High-risk patients whose suicide intent is strong and immediate require immediate psychiatric hospitalization. Moderate-risk patients are those who present in a serious suicidal crisis, but who, because of a positive response to initial intervention and favorable social support, are not judged to be in immediate danger. Hospitalization can often be avoided with such patients, provided practical outpatient treatment can be established immediately. Such determinations are most often made in concert with a psychiatric consultant. Available means of suicide, such as firearms or drug caches, should be removed, and any psychotropic medication should be used judiciously and prescribed conservatively. It is important to have a family member take charge of a patient's medications.
Before discharging a patient, the physician must be certain that the patient has a good social support system and there is an absence of clearly pathologic features that predispose the patient to subsequent suicide. The support system usually includes a place to live and family or friends who will support the patient emotionally.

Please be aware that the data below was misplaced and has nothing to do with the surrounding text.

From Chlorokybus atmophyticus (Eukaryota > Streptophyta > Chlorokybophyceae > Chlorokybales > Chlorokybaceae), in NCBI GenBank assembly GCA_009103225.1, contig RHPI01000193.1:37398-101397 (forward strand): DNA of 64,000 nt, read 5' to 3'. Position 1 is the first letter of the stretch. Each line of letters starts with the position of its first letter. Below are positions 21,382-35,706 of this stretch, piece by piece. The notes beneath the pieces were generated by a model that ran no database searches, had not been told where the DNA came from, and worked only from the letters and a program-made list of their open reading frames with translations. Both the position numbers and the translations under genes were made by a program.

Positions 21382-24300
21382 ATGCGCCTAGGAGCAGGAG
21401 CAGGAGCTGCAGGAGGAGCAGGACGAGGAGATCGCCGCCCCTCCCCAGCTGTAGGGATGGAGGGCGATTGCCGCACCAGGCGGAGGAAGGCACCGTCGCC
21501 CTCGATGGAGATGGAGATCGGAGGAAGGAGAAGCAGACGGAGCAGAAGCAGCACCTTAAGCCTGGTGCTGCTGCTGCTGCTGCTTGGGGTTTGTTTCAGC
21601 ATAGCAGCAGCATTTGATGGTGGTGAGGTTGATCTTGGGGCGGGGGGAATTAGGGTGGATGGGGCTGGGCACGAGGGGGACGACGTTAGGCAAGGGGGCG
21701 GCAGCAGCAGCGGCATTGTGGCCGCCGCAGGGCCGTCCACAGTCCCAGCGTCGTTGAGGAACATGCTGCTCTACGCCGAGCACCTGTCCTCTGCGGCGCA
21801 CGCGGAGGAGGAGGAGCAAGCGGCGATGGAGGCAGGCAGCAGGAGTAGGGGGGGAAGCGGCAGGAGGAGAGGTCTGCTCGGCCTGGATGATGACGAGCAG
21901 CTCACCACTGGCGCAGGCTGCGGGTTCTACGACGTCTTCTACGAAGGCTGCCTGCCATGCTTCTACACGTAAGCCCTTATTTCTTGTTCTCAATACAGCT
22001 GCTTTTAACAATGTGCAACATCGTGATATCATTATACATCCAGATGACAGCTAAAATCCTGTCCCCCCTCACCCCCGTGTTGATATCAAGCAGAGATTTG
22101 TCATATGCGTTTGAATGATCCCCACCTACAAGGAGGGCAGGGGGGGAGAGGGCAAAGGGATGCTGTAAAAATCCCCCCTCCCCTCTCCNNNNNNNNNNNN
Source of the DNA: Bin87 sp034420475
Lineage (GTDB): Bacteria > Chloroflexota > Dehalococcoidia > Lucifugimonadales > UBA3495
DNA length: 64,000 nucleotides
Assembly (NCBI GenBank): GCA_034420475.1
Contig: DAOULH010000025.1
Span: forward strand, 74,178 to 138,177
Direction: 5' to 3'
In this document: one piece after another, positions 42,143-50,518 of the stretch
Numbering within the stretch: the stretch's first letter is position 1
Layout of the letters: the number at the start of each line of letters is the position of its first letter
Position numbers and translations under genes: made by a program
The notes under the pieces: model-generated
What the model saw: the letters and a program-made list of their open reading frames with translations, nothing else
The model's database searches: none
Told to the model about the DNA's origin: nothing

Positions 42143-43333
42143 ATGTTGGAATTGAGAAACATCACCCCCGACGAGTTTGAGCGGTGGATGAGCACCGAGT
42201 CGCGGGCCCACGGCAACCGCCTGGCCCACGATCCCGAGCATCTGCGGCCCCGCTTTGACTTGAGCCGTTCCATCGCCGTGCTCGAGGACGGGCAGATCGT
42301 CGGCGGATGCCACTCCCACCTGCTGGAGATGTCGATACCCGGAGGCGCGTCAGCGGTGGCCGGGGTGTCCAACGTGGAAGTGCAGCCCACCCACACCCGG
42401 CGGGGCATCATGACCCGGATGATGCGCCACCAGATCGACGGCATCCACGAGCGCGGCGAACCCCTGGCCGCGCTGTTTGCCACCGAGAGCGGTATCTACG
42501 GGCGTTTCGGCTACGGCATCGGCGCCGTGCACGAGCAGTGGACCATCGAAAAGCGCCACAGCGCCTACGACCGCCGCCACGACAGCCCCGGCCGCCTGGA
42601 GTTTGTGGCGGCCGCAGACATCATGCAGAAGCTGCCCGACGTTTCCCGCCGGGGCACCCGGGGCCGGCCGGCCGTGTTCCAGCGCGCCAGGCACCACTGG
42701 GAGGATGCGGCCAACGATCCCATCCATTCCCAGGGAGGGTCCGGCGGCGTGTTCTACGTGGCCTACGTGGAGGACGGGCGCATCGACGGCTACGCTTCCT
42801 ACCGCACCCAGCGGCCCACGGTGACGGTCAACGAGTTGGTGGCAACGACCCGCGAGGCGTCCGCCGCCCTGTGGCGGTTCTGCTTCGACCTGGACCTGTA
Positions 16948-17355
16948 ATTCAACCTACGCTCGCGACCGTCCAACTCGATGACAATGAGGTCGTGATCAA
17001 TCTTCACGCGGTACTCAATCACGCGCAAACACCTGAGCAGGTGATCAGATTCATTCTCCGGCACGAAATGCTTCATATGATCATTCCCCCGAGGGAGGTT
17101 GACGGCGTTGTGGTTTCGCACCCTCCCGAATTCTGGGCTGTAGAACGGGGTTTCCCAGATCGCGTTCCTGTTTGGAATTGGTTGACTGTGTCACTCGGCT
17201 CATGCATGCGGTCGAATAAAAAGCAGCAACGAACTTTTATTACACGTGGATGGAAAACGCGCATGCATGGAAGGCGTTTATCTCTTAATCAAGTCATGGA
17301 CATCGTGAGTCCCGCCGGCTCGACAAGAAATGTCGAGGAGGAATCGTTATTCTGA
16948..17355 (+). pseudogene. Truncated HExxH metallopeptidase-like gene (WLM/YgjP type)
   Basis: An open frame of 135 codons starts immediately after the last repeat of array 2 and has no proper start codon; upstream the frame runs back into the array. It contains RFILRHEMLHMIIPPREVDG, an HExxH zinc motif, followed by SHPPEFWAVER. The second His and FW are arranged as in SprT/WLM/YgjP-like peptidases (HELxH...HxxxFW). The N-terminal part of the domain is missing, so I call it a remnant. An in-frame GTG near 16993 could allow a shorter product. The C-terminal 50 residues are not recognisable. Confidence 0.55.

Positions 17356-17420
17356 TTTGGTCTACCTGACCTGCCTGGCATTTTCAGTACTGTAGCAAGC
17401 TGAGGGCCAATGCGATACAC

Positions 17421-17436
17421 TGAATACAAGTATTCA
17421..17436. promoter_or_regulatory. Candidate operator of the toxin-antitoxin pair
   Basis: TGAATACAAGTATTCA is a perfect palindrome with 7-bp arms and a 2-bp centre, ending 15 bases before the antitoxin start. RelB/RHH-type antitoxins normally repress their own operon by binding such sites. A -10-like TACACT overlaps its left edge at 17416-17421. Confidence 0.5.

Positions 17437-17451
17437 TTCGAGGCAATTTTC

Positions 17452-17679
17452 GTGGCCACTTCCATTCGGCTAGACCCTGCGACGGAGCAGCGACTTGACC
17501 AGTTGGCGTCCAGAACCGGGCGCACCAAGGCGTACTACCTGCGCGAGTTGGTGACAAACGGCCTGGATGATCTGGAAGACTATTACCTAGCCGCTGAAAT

Low-risk patients frequently present with suicidal threats or minor attempts that occur in the context of a clearly definable external crisis. Social support is usually available and responsive. However, because many attempts that appear trivial on first glance are found to have more serious implications on closer examination, all patients presenting following a suicide attempt should be carefully assessed. If there is any question about the safety of discharging a suicidal patient, and psychiatric consultation is not immediately available, the patient should be hospitalized.
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